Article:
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Tesla is stuck in the mud

Graham Rapier   

Tesla is stuck in the mud
  • Tesla is having a rough start to the year.
  • The EV maker reported disappointing deliveries for Q1, before announcing sweeping layoffs.

Tesla is in full-blown cost-cutting mode.

After releasing a disastrous first-quarter sales report this month, CEO Elon Musk announced the company would reveal a long-awaited robotaxi in August.

But that announcement was quickly overshadowed by sweeping layoffs, something Musk attributed to a reorganization and streamlining "for the next phase of growth."

In all, Tesla said it would cut more than 10% of its workforce, amounting to more than 14,000 people. Tesla is also losing some key top executives: Drew Baglino and Rogan Patel announced this week they would leave the company. Baglino was senior vice president for powertrain and energy engineering and Patel was vice president of public policy and business development.

It's unclear what, exactly, Tesla plans to show off in August as a self-driving, revenue-generating new product. And in the months between then and now, investors are demanding more than a rehashed robotaxi dream.

It's not Musk's first time promising a self-driving taxi

Musk said in 2019 that he expected Tesla to have 1 million cars on the road in the next year that could function as robotaxis.

"We believe we'll have the most profitable autonomous taxi on the market," he said on an earnings call in April of that year.

On a separate fundraising call around that time, he said Full Self-Driving could propel Tesla to a $500-billion valuation, and make Teslas worth up to $250,000, CNBC reported at the time. He also reportedly said Tesla robotaxis would be able to do 100 hours of work a week for their owners.

In the years since, Tesla's Full Self-Driving software (which remains Level 2, even as competing automakers have reached Level 3 and beyond), has rolled out to more vehicles as Tesla has continued to outsell competitors. Its market cap did, in fact, hit $500 billion, as Musk predicted. And it turned a profit at long last.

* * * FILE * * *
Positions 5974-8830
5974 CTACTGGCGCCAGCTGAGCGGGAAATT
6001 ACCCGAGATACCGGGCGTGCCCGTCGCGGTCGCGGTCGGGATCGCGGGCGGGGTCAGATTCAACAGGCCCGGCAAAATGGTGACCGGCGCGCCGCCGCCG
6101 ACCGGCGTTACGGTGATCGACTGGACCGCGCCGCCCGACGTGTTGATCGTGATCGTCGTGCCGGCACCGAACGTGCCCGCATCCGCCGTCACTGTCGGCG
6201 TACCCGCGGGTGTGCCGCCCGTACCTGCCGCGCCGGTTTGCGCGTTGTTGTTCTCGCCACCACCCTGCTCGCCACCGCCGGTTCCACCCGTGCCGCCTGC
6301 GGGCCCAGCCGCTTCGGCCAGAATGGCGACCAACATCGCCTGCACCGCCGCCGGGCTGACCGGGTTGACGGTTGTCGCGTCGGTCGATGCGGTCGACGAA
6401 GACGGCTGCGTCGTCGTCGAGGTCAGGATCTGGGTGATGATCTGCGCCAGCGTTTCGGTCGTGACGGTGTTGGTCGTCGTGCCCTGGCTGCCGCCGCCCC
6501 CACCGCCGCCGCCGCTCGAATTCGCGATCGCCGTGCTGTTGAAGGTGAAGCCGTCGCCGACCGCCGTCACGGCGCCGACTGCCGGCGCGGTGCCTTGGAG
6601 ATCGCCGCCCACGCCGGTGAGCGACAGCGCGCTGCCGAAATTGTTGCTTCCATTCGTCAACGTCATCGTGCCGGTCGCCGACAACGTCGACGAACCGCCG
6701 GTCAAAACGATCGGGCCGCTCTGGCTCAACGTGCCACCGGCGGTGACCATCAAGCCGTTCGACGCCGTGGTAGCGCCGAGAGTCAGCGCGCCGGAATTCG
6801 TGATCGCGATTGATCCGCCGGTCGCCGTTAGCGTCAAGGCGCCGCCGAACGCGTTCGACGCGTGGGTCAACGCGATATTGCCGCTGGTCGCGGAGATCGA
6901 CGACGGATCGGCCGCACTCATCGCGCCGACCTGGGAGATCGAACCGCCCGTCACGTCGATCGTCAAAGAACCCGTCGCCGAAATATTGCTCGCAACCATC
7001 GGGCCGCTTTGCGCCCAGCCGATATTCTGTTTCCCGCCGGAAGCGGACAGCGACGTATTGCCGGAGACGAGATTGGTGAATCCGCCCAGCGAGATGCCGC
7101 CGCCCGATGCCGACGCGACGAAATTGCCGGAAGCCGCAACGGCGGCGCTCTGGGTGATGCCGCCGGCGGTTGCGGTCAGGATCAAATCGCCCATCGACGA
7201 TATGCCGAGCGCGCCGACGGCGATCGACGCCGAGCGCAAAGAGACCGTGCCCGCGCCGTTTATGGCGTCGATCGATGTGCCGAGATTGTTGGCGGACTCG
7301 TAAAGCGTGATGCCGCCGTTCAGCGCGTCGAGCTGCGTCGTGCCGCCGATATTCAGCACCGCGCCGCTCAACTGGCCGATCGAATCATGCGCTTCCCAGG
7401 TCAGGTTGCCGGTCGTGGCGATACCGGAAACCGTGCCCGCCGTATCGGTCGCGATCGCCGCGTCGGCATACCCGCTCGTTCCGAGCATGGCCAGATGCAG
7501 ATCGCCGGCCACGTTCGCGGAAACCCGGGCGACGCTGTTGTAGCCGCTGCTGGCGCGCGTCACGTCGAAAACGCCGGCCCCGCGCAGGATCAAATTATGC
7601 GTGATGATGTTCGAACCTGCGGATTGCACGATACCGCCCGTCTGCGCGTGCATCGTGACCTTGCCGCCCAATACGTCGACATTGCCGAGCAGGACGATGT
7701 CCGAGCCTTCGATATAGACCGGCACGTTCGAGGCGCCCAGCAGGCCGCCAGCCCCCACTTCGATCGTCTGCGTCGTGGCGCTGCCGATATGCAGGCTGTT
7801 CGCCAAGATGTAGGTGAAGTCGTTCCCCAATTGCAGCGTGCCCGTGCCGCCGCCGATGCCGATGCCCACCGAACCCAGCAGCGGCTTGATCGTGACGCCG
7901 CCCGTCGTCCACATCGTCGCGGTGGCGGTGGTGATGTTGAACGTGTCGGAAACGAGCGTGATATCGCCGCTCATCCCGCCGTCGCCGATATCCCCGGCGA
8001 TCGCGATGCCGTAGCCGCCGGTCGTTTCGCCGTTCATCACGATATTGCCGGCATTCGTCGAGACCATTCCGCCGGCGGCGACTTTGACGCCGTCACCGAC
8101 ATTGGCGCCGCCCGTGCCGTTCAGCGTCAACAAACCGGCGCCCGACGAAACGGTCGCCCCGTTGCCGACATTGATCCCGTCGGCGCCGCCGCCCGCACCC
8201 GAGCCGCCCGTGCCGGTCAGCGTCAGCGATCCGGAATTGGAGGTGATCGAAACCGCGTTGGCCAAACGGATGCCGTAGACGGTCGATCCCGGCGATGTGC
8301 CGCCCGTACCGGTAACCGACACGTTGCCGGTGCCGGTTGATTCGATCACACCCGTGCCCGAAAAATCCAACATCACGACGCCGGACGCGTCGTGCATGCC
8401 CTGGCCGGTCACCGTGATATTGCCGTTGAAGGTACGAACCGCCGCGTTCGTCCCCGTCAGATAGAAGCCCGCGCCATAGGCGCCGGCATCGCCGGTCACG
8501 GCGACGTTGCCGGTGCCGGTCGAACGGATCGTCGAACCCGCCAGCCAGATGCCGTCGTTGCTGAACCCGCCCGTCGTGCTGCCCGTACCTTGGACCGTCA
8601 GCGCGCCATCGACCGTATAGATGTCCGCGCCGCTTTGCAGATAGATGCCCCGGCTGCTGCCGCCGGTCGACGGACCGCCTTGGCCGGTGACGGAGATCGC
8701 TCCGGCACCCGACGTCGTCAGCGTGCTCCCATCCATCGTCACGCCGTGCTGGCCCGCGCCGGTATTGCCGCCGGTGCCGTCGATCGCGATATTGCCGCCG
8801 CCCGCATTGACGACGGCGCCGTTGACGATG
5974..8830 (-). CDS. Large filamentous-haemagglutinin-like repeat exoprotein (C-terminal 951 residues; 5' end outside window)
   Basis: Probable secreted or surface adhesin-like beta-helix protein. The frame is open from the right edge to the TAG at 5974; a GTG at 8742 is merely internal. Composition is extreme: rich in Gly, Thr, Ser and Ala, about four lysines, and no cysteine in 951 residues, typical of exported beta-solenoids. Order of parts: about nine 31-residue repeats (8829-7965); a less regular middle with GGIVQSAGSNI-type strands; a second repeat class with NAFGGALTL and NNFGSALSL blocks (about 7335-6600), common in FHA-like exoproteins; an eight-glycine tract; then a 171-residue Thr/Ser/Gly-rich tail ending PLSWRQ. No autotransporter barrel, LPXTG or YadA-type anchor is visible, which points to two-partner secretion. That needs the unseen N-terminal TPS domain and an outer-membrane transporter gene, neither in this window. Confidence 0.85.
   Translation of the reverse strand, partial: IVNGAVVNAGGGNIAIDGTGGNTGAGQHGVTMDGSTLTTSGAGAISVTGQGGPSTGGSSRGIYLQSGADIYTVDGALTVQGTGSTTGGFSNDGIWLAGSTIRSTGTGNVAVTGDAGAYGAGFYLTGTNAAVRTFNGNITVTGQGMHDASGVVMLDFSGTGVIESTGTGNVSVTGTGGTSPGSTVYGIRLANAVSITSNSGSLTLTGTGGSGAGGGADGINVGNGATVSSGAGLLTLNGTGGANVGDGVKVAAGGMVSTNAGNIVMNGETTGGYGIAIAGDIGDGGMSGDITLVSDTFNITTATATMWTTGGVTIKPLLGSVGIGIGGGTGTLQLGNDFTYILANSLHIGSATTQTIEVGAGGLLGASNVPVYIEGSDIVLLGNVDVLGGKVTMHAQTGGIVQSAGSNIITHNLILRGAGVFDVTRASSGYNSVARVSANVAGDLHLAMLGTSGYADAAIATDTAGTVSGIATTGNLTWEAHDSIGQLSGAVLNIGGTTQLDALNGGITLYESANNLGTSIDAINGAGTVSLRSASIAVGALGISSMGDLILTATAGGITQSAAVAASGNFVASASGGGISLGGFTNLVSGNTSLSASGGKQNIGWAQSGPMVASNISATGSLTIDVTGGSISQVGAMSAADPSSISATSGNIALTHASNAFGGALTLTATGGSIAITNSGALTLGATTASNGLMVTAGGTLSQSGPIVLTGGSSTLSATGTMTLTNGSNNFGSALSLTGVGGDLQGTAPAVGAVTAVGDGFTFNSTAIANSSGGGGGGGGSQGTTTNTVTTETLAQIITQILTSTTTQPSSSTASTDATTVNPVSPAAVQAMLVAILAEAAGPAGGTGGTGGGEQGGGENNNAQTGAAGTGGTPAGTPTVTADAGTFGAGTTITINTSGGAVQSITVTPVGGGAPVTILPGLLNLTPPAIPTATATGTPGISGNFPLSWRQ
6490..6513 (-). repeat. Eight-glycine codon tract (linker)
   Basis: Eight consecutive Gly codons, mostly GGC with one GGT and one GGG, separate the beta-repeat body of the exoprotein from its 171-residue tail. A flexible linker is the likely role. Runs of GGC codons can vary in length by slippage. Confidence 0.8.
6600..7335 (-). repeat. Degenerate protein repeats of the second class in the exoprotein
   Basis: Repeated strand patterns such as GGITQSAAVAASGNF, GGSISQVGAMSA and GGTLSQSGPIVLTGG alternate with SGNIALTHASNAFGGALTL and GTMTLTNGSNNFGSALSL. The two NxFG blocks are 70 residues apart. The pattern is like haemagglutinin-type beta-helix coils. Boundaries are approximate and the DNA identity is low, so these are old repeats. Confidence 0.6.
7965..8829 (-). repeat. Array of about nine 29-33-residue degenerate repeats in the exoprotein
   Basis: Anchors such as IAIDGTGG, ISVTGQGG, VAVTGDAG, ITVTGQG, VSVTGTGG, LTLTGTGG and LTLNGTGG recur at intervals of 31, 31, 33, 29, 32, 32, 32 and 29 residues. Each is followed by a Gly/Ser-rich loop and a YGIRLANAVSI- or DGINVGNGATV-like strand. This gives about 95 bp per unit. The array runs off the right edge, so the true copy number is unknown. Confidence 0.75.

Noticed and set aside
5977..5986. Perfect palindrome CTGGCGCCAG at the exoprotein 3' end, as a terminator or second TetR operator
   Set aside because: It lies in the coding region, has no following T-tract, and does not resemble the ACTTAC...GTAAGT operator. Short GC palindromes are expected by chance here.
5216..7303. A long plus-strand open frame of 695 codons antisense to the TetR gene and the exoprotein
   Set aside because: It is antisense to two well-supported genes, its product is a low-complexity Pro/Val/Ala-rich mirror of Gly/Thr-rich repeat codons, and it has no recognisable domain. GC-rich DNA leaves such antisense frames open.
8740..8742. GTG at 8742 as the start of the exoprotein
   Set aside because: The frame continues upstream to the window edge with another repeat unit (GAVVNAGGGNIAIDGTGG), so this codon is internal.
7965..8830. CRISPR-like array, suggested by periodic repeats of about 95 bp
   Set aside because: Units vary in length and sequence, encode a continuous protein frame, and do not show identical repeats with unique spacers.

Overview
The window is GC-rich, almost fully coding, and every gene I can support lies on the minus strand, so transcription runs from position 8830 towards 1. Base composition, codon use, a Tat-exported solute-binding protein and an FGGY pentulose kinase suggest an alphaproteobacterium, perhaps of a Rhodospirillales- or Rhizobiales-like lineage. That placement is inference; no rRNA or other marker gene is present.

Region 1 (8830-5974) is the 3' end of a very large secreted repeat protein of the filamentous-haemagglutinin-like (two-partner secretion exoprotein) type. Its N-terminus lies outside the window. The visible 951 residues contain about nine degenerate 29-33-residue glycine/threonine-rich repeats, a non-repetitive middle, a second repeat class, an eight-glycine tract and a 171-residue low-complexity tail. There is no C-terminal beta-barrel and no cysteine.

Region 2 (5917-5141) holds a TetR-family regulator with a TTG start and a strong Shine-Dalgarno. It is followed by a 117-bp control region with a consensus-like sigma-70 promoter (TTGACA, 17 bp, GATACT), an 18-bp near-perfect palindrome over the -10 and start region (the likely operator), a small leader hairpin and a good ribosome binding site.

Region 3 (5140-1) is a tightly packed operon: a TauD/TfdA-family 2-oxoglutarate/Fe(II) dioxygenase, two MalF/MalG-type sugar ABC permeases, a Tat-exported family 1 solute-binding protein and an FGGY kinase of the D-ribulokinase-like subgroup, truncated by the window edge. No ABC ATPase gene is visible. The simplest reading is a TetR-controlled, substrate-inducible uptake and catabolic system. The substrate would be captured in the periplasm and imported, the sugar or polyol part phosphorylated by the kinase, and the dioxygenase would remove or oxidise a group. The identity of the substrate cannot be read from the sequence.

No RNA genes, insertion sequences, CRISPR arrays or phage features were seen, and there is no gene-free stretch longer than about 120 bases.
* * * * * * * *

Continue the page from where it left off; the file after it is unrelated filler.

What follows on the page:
But a robotaxi never materialized, even as Musk continued to tout FSD as a continued linchpin to Tesla's growth.

Now, cheaper EVs have thrown a wrench into Musk's plans

Tesla started an all-out price war in 2023, slashing prices up to $20,000 and bringing its best-selling model below the average price for any new car (about $47,000 in March 2024) in an effort to boost sales and stay ahead of the competition.

More than a year in, Tesla has, for the most part, maintained its pricing edge thanks to industry-leading margins, while some other automakers rethink their EV plans.

But Tesla might not remain the price leader forever. According to Reuters, Tesla has ended plans for another one of Musk's longtime pet projects: a truly affordable EV. The car, sometimes called the Model 2, was expected to cost $25,000 — about $14,000 less than Tesla's cheapest sedan.

Musk disputed the report, which cited internal documents and multiple people with knowledge of the matter, leaving analysts scratching their heads about what comes next.

After years of growth at hyper-speed, Tesla reducing its labor force isn't unthinkable — especially after building a brand new factory to churn out an entirely new (and not-yet-profitable) product — but it could hint at demand problems.

"The sweeping layoffs announced yesterday, amounting to a reduction in crewed production capacity, should now leave no doubt that the decline in deliveries has been a function of lower demand and not supply," JPMorgan analyst Ryan Brinkman said in a note to clients on Tuesday as shares fell to their lowest levels in more than a year.

Kelley Blue Book data also points to flagging demand, showing Tesla's share of the US EV market has fallen to 51% this year from 62% in 2023.

And Tesla is facing intensifying competition in China, where it's now neck-and-neck with homegrown EV startups like BYD, who are exporting their cheaper cars to Europe, Asia, and Mexico, further increasing the pressure.

Musk is sure to face questions about the Model 2 when it reports earnings on April 23. Analysts will also be looking to learn how a robotaxi can turn a profit, too.

"Investors are struggling to see how the company can use its infrastructure and network to achieve a path to monetization," Adam Jonas, a longtime Tesla bull, said in a note to clients on April 11.

And first, they'll have to get them street-legal.

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